« ZurückWeiter »
His deep design unknown, the hosts approve Atrides' speech. The mighty numbers move. So roll the billows to th’ Icarian shore,
175 From East and South when winds begin to roar, Burst their dark mansions in the clouds, and sweep The whitening surface of the ruffled deep. And as on corn when western gusts descend, Before the blast the lofty harvest bends :
180 Thus o'er the field the moving host appears, With nodding plumes, and groves of waving spears. The gathering murmur spreads, their trampling feet Beat the loole sands, and thicken to the fleet. With long-resounding cries they urge the train 185 To fit the ships, and launch into the main. They toil, they sweat, thicke clouds of dust arise, The doubling clamours echo to the skies. Ev'n then the Greeks had left the hostile plain, And fate decreed the fall of Troy in vain ; 190 But Jove's imperial queen their flight survey'd, And sighing thus bespoke the blue-ey'd Maid :
Shall then the Grecians fly! O dire disgrace ! And leave unpunish'd this perfidious race ? Shall Troy, shall Priam, and th' adulterous spouse, 195 In peace enjoy the fruits of broken vows ? And bravest chiefs, in Helen's quarrel lain, Lie unreveng'd on yon detested plain ? No: let my Greeks, unmoy'd by vain alarms, Once more refulgent shine in brazen arms. Hatte, Goddess, hafte! the flying host detain, Nor let one fail. be hoisted on the main.
Pallas obeys, and from Olympus' height Swift to the ships precipitates her flight; Ulysses, first in public cares, the found,
The voice divine confess'd the warlike maid,
he flies through all the Grecian train, Each prince of name, or chief in arms approv'd, 225 He fir'd with praise, or with persuasion mov’d.
Warriours like you, with strength and wisdom blest, By brave examples should confirm the rest. The monarch's will not yet reveal'd
appears ; He tries our courage, but resents our fears,
230 Th’unwary Greeks his fury may provoke ; Not thus the king in secret council fpoke.
Jove loves our chief, from Jove his honour springs,
With words like these the troops Ulysses rul’d, 245 The loudest silenc'd, and the fiercest cool'd. Back to th' assembly roll the thronging train, Desert the ships, and pour upon the plain. Murmuring they move, as when old Ocean roars, And heaves huge furges to the trembling shores: 250 The groaning banks are burst with bellowing sound, The rocks remurmur, and the deeps rebound. At length the tumult sinks, the noises cease, And a still filence lulls the camp to peace, Thersites only clamour'd in the throng.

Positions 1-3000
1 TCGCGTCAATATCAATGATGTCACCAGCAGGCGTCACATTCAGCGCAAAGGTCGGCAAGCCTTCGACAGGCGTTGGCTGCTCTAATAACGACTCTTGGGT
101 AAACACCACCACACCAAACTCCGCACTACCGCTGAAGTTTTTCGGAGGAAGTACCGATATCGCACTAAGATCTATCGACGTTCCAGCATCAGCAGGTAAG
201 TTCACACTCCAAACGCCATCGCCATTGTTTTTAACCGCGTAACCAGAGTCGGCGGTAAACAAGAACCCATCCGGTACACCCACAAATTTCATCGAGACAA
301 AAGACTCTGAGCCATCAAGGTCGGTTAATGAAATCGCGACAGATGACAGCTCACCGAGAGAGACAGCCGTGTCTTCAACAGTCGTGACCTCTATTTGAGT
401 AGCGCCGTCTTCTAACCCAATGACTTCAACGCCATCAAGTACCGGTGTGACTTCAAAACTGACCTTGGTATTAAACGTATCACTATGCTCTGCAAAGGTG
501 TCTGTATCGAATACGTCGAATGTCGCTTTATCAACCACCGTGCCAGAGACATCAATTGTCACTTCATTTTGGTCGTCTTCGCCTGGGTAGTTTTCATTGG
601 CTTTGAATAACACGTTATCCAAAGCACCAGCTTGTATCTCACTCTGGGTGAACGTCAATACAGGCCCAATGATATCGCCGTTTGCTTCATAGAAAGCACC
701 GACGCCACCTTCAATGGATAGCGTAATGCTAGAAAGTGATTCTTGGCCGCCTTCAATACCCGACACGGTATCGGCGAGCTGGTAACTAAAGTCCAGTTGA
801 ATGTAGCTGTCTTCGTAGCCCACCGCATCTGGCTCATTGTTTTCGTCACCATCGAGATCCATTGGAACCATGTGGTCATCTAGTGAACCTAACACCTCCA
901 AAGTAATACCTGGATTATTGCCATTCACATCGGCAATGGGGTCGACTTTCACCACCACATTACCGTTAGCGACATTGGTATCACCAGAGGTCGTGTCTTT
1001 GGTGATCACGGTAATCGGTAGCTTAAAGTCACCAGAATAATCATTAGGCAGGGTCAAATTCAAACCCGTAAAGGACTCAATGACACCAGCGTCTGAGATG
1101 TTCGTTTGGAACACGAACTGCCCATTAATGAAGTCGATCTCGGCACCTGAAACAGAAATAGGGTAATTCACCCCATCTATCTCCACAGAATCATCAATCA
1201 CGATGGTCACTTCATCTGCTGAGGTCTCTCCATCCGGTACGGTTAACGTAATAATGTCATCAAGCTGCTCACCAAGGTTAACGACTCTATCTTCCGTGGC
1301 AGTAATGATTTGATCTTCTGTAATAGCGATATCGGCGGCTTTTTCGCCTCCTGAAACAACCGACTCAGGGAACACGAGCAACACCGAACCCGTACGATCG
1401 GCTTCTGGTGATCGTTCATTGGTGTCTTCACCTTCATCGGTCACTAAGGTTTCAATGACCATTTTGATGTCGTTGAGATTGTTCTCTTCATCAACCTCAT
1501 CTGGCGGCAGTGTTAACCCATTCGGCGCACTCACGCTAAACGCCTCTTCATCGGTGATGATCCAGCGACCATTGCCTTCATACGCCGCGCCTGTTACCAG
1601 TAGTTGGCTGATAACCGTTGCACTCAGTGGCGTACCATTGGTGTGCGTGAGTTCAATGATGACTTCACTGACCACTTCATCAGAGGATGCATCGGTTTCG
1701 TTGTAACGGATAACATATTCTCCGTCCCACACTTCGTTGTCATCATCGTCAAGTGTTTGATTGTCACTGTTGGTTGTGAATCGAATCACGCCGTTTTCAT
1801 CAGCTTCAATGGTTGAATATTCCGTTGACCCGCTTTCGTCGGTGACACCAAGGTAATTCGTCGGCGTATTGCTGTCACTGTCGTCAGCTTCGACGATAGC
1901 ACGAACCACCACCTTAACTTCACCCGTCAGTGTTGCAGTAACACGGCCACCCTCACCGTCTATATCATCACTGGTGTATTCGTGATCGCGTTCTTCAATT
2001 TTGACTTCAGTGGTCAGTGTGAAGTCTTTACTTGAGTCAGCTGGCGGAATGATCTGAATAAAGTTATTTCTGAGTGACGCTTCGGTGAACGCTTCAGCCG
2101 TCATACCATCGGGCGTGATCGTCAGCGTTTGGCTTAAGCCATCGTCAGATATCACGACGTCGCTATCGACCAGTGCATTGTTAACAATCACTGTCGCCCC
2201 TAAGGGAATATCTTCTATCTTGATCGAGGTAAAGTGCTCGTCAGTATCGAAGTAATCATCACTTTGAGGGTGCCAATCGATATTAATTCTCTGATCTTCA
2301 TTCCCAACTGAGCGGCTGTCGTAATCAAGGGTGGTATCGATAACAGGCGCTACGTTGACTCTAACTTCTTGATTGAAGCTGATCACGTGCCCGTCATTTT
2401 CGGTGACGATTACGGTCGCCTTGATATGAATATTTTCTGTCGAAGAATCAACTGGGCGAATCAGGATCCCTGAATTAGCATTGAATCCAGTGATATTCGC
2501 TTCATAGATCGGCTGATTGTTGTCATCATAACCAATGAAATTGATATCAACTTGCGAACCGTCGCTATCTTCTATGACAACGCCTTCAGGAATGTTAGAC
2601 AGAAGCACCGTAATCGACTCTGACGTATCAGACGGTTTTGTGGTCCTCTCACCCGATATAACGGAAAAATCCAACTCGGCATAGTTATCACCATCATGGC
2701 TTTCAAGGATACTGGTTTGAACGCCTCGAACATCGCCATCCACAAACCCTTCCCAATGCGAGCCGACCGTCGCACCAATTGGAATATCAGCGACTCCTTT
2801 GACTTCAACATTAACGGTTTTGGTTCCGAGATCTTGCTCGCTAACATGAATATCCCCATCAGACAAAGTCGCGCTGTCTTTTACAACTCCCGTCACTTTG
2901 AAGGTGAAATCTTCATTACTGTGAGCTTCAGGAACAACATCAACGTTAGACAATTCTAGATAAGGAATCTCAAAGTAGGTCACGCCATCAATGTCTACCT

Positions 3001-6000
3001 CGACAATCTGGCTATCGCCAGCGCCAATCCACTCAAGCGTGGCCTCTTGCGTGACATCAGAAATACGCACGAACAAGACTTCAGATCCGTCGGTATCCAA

255 Loquacious, loud, and turbulent of tongue: Aw'd by no shame, by no respects control'd, In scandal busy, in reproaches bold : With witty malice studious to defame : Scorn all his joy, and laughter all his aim ; 260 But chief he glory'd, with licentious stile, To lalh the great, and monarchs to revile.
His figure such as might his soul proclaim;
275 What moves the great Atrides to complain ? 'Tis thine whate'er the warriour's breast inflames, The golden spoil, and thine the lovely dames. With all the wealth our wars and blood bestow, Thy tents are crowded, and thy chests o'erflow, 280 Thus at full ease in heaps of riches rollid, What grieves the monarch ? Is it thirst of gold ? Say, Mall we march with our unconquer'd powers, (The Greeks, and I) to Ilion's hostile towers, And bring the race of royal bastards here, 285 For Troy to ransom at a price too dear? But safer plunder thy own host supplies; Say, would'st thou seize some valiant leader's prize ? Or, if thy heart to generous love be led, Some captive fair, to bless thy kingly bed? 290 Whate'er our master craves, submit we must, Plagued with his pride, or punish'd for his luft.
Oh women of Achaia ! men no more !
be wanted on some busy day,
Peace, factious monster, born to vex the state, With wrangling talents form’d for foul debate : Curb that impetuous tongue, nor, rafhly vain And fingly mad, afperse the fovereign reign. Have we not known thee, llave! of all our hoft, 310 The man who acts the least, upbraids the most? Think not the Greeks to shameful Aight to bring, Nor let those lips profane the name of king. For our return we trust the heavenly Powers; Be that their care ; to fight like men be ours. 315 But
grant the host with wealth the general load, Except detraction, what hast thou bestow'd ? Suppose some hero should his spoils resign, Art thou that hero, could those spoils be thine ? Gods ! let me perish on this hateful shore, 320 And let these eyes behold my son no more; If, on thy next offence, this hand forbear To strip those arms thou ill deserv'st to wear,